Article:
Funny thing: I have written twice recently to our bishop about the concert shenanigans and the upcoming handbell concert at the Cathedral. Out of courtesy, I sent copies of the letters to the rector of the Cathedral, too; figured he had a right to know what I was saying about him. Of course I did this knowing full well that he wishes I had never crossed his path, and that my husband and I would move far, far away. He sent both letters back to me unopened, marked "Return to Sender". The bishop hasn't responded at this point.

  5. Wow, that's rude, isn't it? As for him wishing you and your husband lived far, far away....well, that is our job now, apparently, to resort to having to hound our shepherds to encourage proper sheepherding!

    Thanks for the chuckle.

  6. Rude? Yes, I think so! Ah, the stories I could tell you! But I won't.

    Anyway, you've hit the nail on the head - we must hound the shepherds...Can we fit any other breeds of dogs in there? Maybe we can shake them like terriers,too...!

  7. I think of your Header referring to St. Francis de Sales. I'm trying to remember what the state of the Church was in his time and what he'd have to say about all this. I do love that saint. By the way, since we're in Advent, one of my favorite books for this time is "Sermons for Advent and Christmas" by him. Have you read that?

    Rorate Caeli has an open thread of reading suggestions for Advent. A couple of books that sparked my interest were: "God In Me" by Fr. Swizdor (just got a used copy today) and "The Other Face" by Philip Caraman (not Advent reading per se, but it's about Catholic life in England during the persecutions under Queen Elizabeth ~ an interest on mine).

    A blessed Advent to you.

  8. Thanks for the tip, Elizabeth; no I haven't read "Sermons for Advent and Christmas". And a blessed Advent to you, too!

  9. Dr. Jay wonderful post!
    Yes let us cut the chase and get serious folks.
    I listened to a sermon by John Vennari on the Diaster of Vatican II.
    I forget right now what site , I will go check and get back with you on that , it is 35 minutes of solid teaching . It might be Catholic News but I will check.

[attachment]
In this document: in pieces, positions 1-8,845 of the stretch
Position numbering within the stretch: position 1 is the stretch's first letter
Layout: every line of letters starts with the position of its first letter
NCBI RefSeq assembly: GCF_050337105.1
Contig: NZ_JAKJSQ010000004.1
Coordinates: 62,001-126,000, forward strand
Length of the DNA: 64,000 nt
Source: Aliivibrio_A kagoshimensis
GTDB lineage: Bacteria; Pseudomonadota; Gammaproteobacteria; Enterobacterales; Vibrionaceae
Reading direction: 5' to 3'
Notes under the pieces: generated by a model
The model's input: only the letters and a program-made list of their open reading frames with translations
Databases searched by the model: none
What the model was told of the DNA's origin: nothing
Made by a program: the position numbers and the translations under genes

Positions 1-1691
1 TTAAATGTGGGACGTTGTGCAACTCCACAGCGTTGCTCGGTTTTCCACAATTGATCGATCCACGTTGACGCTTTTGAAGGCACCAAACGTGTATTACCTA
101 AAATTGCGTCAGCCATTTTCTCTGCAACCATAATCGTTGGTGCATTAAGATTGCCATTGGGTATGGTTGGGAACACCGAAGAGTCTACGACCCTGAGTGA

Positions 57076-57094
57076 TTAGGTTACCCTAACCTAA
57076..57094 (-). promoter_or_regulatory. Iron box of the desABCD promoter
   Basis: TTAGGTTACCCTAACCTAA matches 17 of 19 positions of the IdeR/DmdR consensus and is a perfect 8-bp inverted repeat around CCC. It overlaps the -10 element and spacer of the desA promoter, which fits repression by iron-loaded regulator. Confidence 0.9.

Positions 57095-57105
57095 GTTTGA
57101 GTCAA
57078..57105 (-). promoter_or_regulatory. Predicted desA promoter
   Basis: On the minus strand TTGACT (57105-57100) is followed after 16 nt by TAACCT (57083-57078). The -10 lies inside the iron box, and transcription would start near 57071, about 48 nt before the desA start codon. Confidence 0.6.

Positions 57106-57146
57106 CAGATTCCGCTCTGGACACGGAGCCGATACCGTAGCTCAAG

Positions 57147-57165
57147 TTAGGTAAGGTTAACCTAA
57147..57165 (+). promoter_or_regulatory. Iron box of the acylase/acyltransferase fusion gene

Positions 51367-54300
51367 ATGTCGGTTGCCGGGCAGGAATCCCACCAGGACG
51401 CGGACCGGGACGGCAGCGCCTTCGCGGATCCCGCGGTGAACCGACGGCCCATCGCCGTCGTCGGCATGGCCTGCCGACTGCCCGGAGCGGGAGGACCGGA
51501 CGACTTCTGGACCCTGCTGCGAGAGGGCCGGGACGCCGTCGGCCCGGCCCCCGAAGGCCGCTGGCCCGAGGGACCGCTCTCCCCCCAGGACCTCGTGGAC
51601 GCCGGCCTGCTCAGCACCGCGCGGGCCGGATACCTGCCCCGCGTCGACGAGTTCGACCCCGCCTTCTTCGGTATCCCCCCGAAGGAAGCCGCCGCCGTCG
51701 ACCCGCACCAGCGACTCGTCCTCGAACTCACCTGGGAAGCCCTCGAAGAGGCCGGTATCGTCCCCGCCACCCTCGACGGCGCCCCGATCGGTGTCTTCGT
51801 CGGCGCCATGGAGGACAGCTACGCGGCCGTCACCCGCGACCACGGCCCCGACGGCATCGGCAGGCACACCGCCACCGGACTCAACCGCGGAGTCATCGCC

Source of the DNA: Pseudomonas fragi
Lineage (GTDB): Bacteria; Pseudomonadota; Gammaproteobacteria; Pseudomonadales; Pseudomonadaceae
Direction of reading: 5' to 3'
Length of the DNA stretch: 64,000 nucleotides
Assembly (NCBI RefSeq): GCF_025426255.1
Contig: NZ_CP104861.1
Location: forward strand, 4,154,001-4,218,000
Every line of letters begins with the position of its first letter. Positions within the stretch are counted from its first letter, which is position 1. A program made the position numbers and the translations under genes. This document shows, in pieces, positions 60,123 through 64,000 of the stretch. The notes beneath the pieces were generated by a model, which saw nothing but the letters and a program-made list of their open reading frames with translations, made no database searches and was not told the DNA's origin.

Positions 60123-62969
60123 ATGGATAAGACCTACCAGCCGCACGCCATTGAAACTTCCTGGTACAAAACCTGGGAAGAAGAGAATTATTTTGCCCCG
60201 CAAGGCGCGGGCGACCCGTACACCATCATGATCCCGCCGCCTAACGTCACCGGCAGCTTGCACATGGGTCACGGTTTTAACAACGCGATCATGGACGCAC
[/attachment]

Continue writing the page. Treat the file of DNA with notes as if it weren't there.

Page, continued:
People in the Catholic Church , for the most part, just go along with the flow. I know I did ....I have been very ignorant of all of this until recently.
    I found St. Francis de Sales Oratory and re-discovered the Traditional Latin Mass which I now attend each and every Sunday and other events as often as I can.
    John Vennari speaks on the Year of Faith also , and how nothing will change until all those who were apart of Vatican II die won't be in my life time.
    The church is in CRISIS.
    I don't think most people even think that , except a few of us.
    There will be a REMNANT and the TRUE AUTHENIC Catholic Church will arise one, I do believe that.
    We need clery, bishops and a Pope who will take us back to the Traditional Latin Mass , and embrace it fully and get rid of the watered down protestant liturgy that we have now. That is my take and opinion .
    I have been attending the Novena to Immaculate Conception at St. Francis de Sales , starts with the TLM and then the Novena and procession to the side altar of Our is majestic.
    I have prayed for each of you during the Novena.
    Stay strong , never lose hope and pray for final preservance .

  10. For all who care to listen to this radio broadcast:
    Go to : Catholic Family News , there home page and it is the first article , click on the link and listen to John Vennari and his take on the Disaster of Vatican II .
    It is well worth the 35 minutes .
    Great solid teaching , I believe.